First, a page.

What does health equity look like? For many people living in the U.S., access to high-quality care is out of reach. Everything from race, gender and ethnicity to income level or the zip code someone resides in can play a factor in equitable access to state-of-the-art care. Cancer adds another layer of complexity for those facing barriers to care, especially for minority populations in underserved urban and rural areas.
Cancer affects all population groups in the U.S. and is still the number one cause of death in Colorado. Yet for too long, medically underserved populations, such as rural or uninsured individuals, have been left behind by healthcare and are largely underrepresented in clinical trials. Investing in research that will lead to the cancer therapies of tomorrow is critical to understanding and reducing cancer disparities, and clinical trials are a key part of research that can lead to better treatments for people living with the disease.
We have patients from every county and corner of Colorado, so when we look at diversity, equity and inclusion, we want the population of clinical trial participants to represent more diverse groups. Everyone who walks through our doors has access to the highest quality cancer care because it’s the right thing to do. Full stop.”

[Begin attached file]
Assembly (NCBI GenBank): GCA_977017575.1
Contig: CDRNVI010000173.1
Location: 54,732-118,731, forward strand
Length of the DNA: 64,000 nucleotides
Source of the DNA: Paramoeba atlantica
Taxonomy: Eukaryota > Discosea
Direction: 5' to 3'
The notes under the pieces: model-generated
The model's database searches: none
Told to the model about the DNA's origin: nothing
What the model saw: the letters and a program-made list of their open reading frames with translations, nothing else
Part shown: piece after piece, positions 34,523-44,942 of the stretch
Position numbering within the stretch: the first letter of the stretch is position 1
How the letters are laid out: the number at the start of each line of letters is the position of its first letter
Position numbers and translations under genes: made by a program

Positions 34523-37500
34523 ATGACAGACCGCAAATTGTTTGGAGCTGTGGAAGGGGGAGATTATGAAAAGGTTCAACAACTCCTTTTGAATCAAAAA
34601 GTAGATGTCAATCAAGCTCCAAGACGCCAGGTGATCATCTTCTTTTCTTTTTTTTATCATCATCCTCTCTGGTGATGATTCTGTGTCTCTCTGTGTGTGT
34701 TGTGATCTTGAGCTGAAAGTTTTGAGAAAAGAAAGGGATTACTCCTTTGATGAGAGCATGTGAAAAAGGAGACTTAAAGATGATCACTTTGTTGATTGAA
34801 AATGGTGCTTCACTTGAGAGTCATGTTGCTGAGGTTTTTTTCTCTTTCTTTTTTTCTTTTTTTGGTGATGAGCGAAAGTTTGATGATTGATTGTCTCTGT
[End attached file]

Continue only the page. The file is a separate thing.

Richard Schulick, MD, MBADirector of the University of Colorado Cancer Center and Chair of the Department of Surgery, Aragón/Gonzalez-Guístí Endowed Chair in Surgery
As a state and a nation, we must do more to address health disparities in the prevention, early detection and treatment of cancer among minorities in underserved populations. Enter the University of Colorado Cancer Center (CU Cancer Center), uniquely positioned to serve as a leader in the equitable healthcare space through partnerships with UCHealth University of Colorado Hospital (UCHealth) and the CU School of Medicine.
In 1997, the CU Cancer Center was named a National Cancer Institute (NCI)-designated Comprehensive Cancer Center, an accomplishment shared with 52 cancer centers around the country at that time. The designation serves as a recognition of strength in advancing medical knowledge and clinical breakthroughs through scientific discovery, clinical trials and patient care. To this day, the CU Cancer Center is the only comprehensive cancer center headquartered in and serving the state of Colorado. It serves a massive geographic area with a much larger rural population than other centers across the U.S.